So, why a 3-times occurrence? For trivial repetition of the same moves, one repetition should be enough.
For possibly 'interesting' (longer and different) ways, more repetitions should be allowed.
(Has the swapping of 2 or more pieces of the same type been done?)
 
   
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(8) Posted by Andrew Buchanan [Saturday, Feb 6, 2021 14:41]

 QUOTE 
With a chess problem there is no arbiter, so how can one claim a draw?

And chess problems have no players, no clocks and no score pads, all parts of the over the board ritual of claiming draw by repetition. Instead the codex replaces all this complexity with a convention that the game definitively ends if the position occurs for a third time.

This is the default way that a game will finish in draw if there is no stalemate. Arguably we need it so that some end game study outcomes are well defined. So there is no truncation of interesting play (such as can happen with 50 move and dead position) so that there is no interest to restrict the draw by repetition application to just retro problems (although both 50M & DP can also make some forward problems sound which would otherwise not be so.

Three is the magic number in life generally. Here it allows for both retro and forward play to be combined in a problem. Five doesn’t get us anything more.

The definition of position itself can be taken from the rules which I think in the last few years have become clear, and discussed extensively elsewhere.

@Nikola: someone must have a shot at transposing identical units but I can’t think of any offhand. Go for it! :-)
 
   
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(9) Posted by Hauke Reddmann [Saturday, Feb 6, 2021 16:37]

@Andrew:
You mean like...(wants to castle)(realizes that Rh1 has run around)
(flash of genius)(Ra1 never moved yet)(J'ADOUBE!!)(swaps Ra1 and Rh1)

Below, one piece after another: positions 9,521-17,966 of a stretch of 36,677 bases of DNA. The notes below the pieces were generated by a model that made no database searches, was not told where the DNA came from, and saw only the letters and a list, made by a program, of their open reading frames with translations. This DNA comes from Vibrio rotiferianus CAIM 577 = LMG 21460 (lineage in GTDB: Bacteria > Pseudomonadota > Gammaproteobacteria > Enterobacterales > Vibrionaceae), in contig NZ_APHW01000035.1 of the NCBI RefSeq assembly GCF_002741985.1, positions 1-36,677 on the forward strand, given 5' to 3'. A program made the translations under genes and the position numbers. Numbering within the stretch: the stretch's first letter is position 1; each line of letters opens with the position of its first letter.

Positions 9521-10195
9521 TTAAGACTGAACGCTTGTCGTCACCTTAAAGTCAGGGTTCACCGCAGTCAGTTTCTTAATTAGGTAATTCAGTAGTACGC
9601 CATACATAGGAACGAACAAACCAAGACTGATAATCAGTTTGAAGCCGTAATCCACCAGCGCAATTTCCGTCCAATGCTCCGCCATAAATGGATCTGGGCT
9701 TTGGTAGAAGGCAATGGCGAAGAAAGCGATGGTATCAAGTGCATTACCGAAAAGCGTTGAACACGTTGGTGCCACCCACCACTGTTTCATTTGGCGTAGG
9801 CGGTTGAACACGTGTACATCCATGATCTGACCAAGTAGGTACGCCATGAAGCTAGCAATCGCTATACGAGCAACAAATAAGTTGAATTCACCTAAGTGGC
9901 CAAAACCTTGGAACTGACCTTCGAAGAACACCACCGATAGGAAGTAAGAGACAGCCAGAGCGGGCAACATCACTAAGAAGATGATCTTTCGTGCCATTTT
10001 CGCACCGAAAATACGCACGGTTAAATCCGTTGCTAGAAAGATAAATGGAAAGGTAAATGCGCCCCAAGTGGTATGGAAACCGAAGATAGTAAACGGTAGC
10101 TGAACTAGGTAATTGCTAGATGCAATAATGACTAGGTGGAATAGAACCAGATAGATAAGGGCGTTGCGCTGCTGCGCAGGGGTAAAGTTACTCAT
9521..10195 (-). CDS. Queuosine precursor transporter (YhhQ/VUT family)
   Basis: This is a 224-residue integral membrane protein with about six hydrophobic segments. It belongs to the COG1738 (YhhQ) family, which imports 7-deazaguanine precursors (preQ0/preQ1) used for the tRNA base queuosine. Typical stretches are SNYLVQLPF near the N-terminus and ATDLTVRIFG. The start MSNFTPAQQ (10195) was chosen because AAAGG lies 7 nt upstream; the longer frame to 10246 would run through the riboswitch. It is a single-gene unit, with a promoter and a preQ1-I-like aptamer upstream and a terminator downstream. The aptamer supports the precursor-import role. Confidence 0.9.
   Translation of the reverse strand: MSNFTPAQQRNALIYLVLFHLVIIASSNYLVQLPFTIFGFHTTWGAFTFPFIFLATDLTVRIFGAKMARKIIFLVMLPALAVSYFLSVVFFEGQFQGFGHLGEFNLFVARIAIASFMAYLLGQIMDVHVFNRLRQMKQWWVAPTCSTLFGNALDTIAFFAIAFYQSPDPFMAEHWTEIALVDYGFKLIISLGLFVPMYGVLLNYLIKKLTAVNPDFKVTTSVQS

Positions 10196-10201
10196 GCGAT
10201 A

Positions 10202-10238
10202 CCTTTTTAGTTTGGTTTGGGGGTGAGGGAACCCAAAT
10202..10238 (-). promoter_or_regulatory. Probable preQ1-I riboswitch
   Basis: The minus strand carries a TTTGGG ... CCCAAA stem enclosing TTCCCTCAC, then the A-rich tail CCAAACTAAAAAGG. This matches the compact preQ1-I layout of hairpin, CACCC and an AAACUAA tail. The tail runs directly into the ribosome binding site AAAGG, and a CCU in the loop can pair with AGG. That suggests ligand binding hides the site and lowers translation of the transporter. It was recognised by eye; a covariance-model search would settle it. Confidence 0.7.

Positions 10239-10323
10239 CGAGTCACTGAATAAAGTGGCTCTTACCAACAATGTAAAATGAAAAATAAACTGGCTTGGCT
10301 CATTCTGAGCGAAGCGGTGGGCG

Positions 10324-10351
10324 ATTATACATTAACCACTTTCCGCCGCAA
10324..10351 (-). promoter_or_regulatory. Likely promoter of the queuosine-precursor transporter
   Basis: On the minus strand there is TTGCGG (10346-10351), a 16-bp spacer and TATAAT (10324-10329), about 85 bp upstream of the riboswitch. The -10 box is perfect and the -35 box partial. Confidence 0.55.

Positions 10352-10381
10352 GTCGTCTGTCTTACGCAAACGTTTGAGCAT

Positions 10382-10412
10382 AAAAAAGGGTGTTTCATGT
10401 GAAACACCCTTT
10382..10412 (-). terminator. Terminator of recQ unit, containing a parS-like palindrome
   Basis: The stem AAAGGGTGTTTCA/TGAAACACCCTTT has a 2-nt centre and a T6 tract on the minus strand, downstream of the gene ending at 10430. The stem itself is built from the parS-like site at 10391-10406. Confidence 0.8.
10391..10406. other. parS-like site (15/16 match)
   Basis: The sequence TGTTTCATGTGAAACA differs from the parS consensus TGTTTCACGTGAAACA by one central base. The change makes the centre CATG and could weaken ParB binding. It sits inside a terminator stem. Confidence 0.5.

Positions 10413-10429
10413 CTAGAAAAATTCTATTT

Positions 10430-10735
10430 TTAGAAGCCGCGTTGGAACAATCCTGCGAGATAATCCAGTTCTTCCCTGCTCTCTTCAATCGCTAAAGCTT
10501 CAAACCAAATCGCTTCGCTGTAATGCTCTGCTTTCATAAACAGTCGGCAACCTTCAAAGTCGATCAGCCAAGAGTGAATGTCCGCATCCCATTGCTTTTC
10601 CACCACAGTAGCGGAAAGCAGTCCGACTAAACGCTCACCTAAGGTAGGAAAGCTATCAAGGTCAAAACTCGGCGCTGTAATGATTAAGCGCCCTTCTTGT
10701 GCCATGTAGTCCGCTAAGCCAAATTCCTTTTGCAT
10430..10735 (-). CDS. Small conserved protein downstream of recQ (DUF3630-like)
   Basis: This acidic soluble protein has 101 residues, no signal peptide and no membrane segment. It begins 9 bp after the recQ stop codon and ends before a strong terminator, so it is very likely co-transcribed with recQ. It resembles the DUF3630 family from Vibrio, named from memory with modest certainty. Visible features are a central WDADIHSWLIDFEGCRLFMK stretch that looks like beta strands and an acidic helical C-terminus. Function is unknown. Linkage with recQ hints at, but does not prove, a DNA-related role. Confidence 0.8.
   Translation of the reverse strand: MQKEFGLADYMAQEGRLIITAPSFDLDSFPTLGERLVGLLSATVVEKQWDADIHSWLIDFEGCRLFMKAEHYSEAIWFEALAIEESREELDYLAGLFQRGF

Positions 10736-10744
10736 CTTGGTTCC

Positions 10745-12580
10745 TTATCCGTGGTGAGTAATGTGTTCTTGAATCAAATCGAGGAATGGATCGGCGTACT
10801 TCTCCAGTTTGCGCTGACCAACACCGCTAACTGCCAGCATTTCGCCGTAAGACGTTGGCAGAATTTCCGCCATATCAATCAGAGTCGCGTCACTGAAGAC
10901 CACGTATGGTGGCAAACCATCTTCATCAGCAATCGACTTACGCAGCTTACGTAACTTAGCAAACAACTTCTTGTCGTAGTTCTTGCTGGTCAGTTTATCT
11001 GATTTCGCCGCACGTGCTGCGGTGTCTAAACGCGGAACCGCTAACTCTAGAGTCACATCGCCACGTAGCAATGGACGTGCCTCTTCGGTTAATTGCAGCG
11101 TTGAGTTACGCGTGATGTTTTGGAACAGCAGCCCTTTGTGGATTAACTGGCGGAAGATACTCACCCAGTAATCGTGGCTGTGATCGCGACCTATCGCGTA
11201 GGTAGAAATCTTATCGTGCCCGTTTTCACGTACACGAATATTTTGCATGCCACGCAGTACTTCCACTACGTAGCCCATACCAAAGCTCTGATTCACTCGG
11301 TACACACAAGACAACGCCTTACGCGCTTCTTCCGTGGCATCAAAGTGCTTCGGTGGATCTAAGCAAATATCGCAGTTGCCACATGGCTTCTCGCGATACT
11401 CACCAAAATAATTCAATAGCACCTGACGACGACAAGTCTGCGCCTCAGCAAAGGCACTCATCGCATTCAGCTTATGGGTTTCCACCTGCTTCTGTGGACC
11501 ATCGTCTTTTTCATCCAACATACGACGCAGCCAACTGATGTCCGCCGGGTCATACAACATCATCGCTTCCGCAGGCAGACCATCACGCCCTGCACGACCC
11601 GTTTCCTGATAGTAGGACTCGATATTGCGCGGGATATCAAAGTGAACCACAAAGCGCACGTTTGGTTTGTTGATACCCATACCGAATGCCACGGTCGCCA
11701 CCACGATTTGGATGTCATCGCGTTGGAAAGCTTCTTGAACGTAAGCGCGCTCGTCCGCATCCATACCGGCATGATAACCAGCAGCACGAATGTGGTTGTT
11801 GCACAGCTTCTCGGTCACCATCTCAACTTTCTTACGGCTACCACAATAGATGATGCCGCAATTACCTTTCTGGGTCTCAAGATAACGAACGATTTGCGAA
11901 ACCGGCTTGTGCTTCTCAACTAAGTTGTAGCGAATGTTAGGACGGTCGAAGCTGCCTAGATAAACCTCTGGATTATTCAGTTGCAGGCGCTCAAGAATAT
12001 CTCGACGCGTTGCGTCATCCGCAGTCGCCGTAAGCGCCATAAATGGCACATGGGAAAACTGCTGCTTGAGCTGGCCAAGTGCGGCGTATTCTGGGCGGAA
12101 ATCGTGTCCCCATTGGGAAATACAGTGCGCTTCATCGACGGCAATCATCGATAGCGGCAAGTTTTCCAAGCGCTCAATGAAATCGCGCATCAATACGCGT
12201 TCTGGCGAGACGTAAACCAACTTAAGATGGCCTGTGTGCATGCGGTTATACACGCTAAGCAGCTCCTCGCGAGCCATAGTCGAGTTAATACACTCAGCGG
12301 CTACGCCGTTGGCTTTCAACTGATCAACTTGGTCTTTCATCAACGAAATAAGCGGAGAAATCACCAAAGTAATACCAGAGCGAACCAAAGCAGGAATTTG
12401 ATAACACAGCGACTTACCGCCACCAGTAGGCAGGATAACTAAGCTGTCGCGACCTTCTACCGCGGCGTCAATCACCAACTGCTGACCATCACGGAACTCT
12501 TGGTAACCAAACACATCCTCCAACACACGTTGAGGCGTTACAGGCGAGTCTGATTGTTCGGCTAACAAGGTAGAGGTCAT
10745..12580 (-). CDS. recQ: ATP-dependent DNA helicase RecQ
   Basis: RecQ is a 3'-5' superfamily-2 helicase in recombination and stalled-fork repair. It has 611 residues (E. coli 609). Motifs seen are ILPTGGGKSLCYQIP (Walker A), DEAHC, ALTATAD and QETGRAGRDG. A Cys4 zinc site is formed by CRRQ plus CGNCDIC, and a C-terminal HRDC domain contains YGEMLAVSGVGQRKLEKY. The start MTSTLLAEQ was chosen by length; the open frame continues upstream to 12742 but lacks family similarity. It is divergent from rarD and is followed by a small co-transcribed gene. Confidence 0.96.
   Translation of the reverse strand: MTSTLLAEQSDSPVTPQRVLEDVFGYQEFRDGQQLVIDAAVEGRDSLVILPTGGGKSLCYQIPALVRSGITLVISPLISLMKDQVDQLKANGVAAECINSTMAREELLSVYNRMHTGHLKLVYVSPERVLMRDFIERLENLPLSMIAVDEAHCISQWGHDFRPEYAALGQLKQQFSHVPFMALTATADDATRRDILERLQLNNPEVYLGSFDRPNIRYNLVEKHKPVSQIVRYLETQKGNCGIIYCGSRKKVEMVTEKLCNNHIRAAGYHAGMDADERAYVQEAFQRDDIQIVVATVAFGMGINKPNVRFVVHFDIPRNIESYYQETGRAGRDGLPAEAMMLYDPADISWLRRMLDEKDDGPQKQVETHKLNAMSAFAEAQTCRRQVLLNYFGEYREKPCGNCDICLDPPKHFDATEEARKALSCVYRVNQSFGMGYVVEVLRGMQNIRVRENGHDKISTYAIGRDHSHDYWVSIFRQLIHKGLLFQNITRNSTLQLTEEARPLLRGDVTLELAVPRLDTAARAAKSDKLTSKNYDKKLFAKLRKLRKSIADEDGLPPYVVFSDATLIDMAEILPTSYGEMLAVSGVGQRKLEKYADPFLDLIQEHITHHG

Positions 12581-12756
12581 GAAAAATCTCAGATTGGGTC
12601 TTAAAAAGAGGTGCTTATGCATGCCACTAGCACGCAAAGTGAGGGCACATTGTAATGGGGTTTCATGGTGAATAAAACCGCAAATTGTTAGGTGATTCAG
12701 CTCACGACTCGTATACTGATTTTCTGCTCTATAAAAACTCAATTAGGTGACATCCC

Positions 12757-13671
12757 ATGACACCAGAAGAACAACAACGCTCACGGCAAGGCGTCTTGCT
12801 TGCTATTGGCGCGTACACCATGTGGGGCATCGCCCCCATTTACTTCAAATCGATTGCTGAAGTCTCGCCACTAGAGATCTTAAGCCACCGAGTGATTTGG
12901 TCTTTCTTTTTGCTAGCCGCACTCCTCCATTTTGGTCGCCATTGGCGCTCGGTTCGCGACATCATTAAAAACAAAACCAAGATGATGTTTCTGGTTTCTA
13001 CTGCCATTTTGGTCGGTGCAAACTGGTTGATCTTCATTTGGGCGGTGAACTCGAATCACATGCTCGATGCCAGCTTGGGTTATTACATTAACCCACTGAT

(castles)(gets nuked by arbiter)
 
 
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(10) Posted by Nikola Predrag [Saturday, Feb 6, 2021 16:39]

Andrew, are you serious about the 'magic' reasons?
In OTB games, it's a part of the battle - in an unclear position, both players repeat once, to test whether the opponent is willing to take a risk for the win, before one's own decision.
As long as the stipulation clearly determines the goals of each side, such a testing is pointless and thus superfluous.
 
   
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(11) Posted by Andrew Buchanan [Sunday, Feb 7, 2021 08:00]

@Nikola: am I ever serious? :-) See https://en.wikipedia.org/wiki/Rule_of_three_(writing)

 QUOTE 
The rule of three is a writing principle that suggests that a trio of events or characters is more humorous, satisfying, or effective than other numbers.

We are a tribe of trickster storytellers, so this principle can be relevant. But other numbers also pop up. For helpmates, 2 is generally sufficient, as it allows a theme to be visited in a binocular way. 3 is the gateway to cycles. Alexandr Kisljak felt the number 4 was the most significant (4 corners, 4 orientations of the board, 4 promotion targets for allumwandlung, board size=4x4x4, etc). But here in Asia, 4 is very unlucky. 5 is Excelsior, 6 is the number of different units, etc.